Also note that FR is *not* the same as RF. You can shoot to RF by using the setup-moves (d' L'). The difference is very important, since you don't just want to bring the cubies to the correct place, but also with the correct orientation, right?



When I came up with this method I didn't intend to use it but now I do. It has several advantages that make it my choice of blindfold system:


Example Solve


To demonstrate my method I'll use a scrambling algorithm from the Sunday Blindfolded Rubik's Games Contest:

D2 R2 B2 L' R2 B2 R2 D' R2 F U B R2 D' B L' F' U2 F2 U' D2 R D' B U2


You can see the orange/blue FR piece in the buffer position UR. So let's shoot it to its goal position using the setup-alg (d2 L):

The yellow/green cubie needs to be shot to UL so no setup-algorithm is needed this time:
Orange/white goes to FD using setup-alg (l'):
White/red goes to DB using setup-alg (l2):
White/blue goes to DR using setup-alg (D2 L2):
Yellow/orange goes to UF without setup-moves.
Green/red goes to LB using setup-alg (d L'):

Exception! Now in the buffer spot UR we have the correct edge cubie (just flipped)! Note however that we never care at all about this cubie! Instead, we'll just solve the remaining eleven. Which of course means this cubie will automatically be solved at the end as well. But what do we do now? We just pick an *unsolved* edge and get it *into* the buffer. Let's simply get UB needing no setup-moves.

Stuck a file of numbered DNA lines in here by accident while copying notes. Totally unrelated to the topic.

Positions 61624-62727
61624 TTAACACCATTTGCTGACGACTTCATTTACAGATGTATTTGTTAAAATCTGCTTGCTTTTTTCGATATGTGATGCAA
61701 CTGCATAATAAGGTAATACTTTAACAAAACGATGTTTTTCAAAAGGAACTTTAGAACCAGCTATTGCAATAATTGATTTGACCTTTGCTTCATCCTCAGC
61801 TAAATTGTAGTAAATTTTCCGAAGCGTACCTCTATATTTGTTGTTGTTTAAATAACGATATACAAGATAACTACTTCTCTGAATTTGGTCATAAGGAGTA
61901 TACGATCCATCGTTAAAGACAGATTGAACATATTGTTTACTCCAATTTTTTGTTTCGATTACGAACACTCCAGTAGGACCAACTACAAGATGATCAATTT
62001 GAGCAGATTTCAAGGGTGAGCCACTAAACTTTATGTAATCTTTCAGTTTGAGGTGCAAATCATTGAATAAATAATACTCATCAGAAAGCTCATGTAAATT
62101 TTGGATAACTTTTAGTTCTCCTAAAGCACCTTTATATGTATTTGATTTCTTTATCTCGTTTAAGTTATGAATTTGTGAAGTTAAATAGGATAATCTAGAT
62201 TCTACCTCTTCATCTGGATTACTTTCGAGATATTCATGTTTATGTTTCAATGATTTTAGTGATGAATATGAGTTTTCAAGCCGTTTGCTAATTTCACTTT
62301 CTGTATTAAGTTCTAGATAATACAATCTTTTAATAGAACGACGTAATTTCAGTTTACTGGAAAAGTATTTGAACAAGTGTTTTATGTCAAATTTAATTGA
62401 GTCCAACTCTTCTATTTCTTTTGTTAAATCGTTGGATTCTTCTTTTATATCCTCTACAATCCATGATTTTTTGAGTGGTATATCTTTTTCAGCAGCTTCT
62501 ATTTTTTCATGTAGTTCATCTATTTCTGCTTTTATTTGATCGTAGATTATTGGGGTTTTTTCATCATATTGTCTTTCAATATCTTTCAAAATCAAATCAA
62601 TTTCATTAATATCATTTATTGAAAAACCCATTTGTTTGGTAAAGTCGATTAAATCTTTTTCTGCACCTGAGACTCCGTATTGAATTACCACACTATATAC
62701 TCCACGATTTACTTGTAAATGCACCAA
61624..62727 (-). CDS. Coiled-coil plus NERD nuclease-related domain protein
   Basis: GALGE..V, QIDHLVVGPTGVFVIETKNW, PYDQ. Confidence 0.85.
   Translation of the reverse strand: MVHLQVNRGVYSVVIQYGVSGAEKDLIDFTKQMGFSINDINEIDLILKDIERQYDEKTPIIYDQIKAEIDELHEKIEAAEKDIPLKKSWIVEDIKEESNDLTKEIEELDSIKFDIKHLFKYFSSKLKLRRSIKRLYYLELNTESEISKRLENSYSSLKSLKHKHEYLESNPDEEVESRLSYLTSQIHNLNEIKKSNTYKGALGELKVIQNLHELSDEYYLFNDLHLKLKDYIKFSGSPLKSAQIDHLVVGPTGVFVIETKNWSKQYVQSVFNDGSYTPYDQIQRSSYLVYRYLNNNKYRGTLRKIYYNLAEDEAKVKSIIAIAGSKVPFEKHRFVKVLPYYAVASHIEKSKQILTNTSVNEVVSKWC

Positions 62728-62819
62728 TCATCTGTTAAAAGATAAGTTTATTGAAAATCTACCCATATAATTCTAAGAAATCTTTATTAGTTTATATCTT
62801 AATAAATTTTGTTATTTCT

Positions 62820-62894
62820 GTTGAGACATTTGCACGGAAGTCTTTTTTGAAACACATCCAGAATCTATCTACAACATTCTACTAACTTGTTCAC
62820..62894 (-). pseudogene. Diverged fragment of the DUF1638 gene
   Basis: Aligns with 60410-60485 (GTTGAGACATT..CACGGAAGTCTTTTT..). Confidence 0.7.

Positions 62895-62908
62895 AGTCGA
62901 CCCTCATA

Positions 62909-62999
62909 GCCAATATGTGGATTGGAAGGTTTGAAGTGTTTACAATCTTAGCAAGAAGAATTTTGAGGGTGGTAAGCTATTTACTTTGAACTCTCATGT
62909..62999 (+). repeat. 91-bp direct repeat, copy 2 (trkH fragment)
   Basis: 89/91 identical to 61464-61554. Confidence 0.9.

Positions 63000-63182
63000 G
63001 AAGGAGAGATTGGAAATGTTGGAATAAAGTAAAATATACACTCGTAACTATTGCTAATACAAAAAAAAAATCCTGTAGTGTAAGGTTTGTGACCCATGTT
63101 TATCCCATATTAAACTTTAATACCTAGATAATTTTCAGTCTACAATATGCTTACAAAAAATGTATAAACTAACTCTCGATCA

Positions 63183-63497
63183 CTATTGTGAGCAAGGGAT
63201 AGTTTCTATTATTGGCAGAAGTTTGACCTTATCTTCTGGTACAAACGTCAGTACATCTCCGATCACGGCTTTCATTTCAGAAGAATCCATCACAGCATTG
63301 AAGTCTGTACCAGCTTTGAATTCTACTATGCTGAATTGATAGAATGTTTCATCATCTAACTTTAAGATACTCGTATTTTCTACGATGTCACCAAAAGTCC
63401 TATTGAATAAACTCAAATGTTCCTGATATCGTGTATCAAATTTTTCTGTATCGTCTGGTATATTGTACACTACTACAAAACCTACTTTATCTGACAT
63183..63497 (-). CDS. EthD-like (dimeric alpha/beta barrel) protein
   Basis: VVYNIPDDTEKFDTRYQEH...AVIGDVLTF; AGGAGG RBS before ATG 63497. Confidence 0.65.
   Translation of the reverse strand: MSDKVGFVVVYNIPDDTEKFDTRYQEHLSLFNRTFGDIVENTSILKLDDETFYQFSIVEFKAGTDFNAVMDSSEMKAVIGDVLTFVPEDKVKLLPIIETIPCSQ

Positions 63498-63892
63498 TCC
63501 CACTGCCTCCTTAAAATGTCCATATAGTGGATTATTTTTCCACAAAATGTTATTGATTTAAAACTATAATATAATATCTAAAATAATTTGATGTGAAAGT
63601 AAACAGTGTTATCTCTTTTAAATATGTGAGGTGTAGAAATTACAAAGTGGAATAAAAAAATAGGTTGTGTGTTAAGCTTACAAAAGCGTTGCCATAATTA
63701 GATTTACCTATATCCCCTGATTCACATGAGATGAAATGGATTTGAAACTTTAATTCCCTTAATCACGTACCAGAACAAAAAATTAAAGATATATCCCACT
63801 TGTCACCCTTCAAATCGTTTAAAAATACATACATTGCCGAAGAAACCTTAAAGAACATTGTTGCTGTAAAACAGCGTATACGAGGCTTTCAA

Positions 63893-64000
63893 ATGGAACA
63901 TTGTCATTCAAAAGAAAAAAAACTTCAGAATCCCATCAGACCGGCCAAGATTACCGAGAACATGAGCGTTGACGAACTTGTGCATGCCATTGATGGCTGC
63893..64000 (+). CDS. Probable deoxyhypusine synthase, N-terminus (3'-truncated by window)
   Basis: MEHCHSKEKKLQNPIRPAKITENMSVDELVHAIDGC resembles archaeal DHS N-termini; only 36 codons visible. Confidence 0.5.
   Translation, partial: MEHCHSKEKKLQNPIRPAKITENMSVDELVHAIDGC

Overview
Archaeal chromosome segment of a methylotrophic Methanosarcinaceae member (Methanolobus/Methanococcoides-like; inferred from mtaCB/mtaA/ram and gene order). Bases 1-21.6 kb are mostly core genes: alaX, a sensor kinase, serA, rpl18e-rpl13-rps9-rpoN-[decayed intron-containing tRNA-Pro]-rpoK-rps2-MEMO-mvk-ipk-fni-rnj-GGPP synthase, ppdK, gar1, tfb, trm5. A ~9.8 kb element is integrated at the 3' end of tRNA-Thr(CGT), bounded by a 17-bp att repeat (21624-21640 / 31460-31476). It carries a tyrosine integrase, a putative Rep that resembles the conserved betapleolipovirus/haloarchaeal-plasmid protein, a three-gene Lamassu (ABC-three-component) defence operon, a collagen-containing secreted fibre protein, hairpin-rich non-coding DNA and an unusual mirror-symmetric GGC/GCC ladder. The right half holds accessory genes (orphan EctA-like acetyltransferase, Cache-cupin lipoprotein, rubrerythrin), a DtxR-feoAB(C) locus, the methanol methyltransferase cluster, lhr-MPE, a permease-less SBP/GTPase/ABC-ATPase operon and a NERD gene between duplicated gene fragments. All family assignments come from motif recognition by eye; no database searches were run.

Now we can shoot that white/green cubie to DL using setup-alg (L2):
Orange/green goes to FL using setup-alg (L'):
Finally, red/yellow goes to BU using setup-alg (l):

Parity fix...

Now we're finished solving the edges. It took us 11 "steps", each being some (setup,PLL,setdown). So edges are solved. But what about corners? Of course only the two corners of the buffer area can be swapped. In fact, they are, because 11 is an odd number. To make up for this we'll just swap them back, so that all corners are exactly like after scrambling. But in addition, we'll also swap the two edges contained in the buffer area for solving the corners. Overall, we swap (URF,UBR) and (UL,UB). That's a PLL, but I prefer to do it with the T-permutation followed by an edge 3-cycle (without any U-adjustments). Yes, that is all you have to do to fix the parity problem. First the T-permutation to restore the corners.